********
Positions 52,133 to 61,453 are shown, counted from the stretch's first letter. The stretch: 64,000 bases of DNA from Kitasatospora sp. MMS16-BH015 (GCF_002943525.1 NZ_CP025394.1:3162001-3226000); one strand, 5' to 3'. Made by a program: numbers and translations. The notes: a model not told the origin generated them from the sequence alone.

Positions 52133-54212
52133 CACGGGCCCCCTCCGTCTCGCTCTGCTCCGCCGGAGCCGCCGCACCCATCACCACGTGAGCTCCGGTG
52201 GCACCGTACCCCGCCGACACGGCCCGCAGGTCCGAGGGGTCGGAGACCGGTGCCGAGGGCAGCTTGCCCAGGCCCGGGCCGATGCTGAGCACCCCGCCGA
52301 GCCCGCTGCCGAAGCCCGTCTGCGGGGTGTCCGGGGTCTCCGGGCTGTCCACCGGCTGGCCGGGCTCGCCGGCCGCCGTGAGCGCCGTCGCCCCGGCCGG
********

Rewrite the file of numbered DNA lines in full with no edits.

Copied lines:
Positions 52,133 to 61,453 are shown, counted from the stretch's first letter. The stretch: 64,000 bases of DNA from Kitasatospora sp. MMS16-BH015 (GCF_002943525.1 NZ_CP025394.1:3162001-3226000); one strand, 5' to 3'. Made by a program: numbers and translations. The notes: a model not told the origin generated them from the sequence alone.

Positions 52133-54212
52133 CACGGGCCCCCTCCGTCTCGCTCTGCTCCGCCGGAGCCGCCGCACCCATCACCACGTGAGCTCCGGTG
52201 GCACCGTACCCCGCCGACACGGCCCGCAGGTCCGAGGGGTCGGAGACCGGTGCCGAGGGCAGCTTGCCCAGGCCCGGGCCGATGCTGAGCACCCCGCCGA
52301 GCCCGCTGCCGAAGCCCGTCTGCGGGGTGTCCGGGGTCTCCGGGCTGTCCACCGGCTGGCCGGGCTCGCCGGCCGCCGTGAGCGCCGTCGCCCCGGCCGG